I Am Adopted. I Am Shame.

I hate holidays. I get this innate, overwhelming knowledge that somewhere nearby, in this very city, my birth relatives are gathering for tradition and celebration. Except me, of course, since I’m not supposed to exist.
Except I KNOW. I can feel it in my blood, like a rising tide. I should be with them. Blood calls to blood. But I’m not, and even if I knew their names or where they were, they wouldn’t welcome me.
I’m a secret.
I am shame.
I’m a bastard.
My distant Irish ancestors weep. They want to know why I am severed. I have no answers. I’m not allowed to have answers.
My children ask me questions. I have no answers. They’re not allowed to have answers, either.
My mother’s brief contact revealed little about my life.
It was a mistake.
I’m a mistake.
I don’t exist.
My mother doesn’t want me to exist.
If I did know who and where my birth family was, and I was stupid enough to go there, they could easily have me arrested. My mother filed denial of contact with the state, criminalizing me for wanting my original birth certificate. Never mind that I have zero way to identify her. Never mind that the incompetent Illinois CI program gave her my identifying info without my consent. She knows exactly who and where I am yet I still have nothing.
I am a criminal for wanting to know my origins.
I am a criminal for continuing to want to know my origins after being told to shut up and go away.
I am a criminal for publicly disagreeing with adoption policies and practices.
I am a criminal for standing up for myself.
Meanwhile, everyone’s talking about all the lucky Illinois adoptees who are getting their birth certificates. Oh, except those who were denied. And those from certain adoption agencies who are essentially filling in the blanks with, “We don’t feel like telling you.” And those whose information was never recorded, was recorded in error, was falsified, was destroyed, is mysterously “missing,” or exists in another state or country. Hmmmm. That seems like a lot of exceptions for a law that gave “all” Illinois adoptees their rights.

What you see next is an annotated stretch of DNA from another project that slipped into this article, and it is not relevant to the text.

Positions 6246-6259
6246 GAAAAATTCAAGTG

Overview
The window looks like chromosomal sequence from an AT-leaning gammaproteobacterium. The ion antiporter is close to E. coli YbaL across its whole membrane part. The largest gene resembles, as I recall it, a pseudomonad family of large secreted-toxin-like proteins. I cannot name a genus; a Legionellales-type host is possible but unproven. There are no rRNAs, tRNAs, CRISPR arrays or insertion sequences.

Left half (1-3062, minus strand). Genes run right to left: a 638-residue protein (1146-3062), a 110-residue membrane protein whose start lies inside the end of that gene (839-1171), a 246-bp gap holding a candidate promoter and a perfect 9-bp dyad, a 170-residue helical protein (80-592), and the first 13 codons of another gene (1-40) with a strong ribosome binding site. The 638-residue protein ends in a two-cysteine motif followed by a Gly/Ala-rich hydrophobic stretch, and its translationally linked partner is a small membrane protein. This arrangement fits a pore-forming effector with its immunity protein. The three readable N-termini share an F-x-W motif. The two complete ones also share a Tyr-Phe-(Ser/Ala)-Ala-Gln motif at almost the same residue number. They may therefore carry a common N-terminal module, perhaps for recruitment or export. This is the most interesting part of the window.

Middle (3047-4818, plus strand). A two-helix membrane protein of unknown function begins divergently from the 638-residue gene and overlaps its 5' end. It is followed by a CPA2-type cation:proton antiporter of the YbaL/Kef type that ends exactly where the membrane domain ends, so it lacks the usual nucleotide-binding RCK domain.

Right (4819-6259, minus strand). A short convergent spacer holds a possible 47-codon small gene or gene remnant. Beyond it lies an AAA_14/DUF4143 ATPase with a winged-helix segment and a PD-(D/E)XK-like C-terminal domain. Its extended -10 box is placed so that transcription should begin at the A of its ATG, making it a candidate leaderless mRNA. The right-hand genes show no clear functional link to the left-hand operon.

I am a pariah for not sacrificing myself so others can have access.
I am a pariah for standing up for left-behind adoptees.
I am a pariah for not accepting the status quo.
I am a pariah for insisting upon equal rights for everyone.
I hope my mother is reading this. I hope the Illinois politicians are reading this. I hope every single person who is getting their Illinois OBC is reading this. I hope every last one of you who has ever supported a conditional law is reading this.
And I hope all my fellow nonexistent denied bastards and our counterparts, those uppity hell-raising first mothers, are reading this.
If we are shame… then so are the people who shame us.

Image: Idea go / FreeDigitalPhotos.net

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Comments

  1. Oh Triona, you are not shame. You are not what you say, you are a good person. It is your mother’s shame that prevents her from reaching out to you.

    You will be in my thoughts all day.

    xxx

  2. Thanks, Lorraine.

  3. Echoing Lorraine. Loudly echoing. Hugs to you.

  4. Thanks, Suz.

  5. Triona, Lorraine is right. Breath, know that not everyone buys into the bull and that all of us would like it to end. We are with you.

  6. Larry Dell says:

    Triona,

    First off, don’t get down on yourself. You’re not shameful or a mistake or a criminal. You’re a victim. A victim of a the greed and dishonesty of politicians, businesses that make money on adoption and religious groups that are protecting the real criminals, the powerful men, who forced themselves on women, very often young women and then washed their hands of the result.
    What can be done? Let’s use our power as citizens to change the law and open records so future generations don’t suffer the same guilt and shame that plagues adoptees.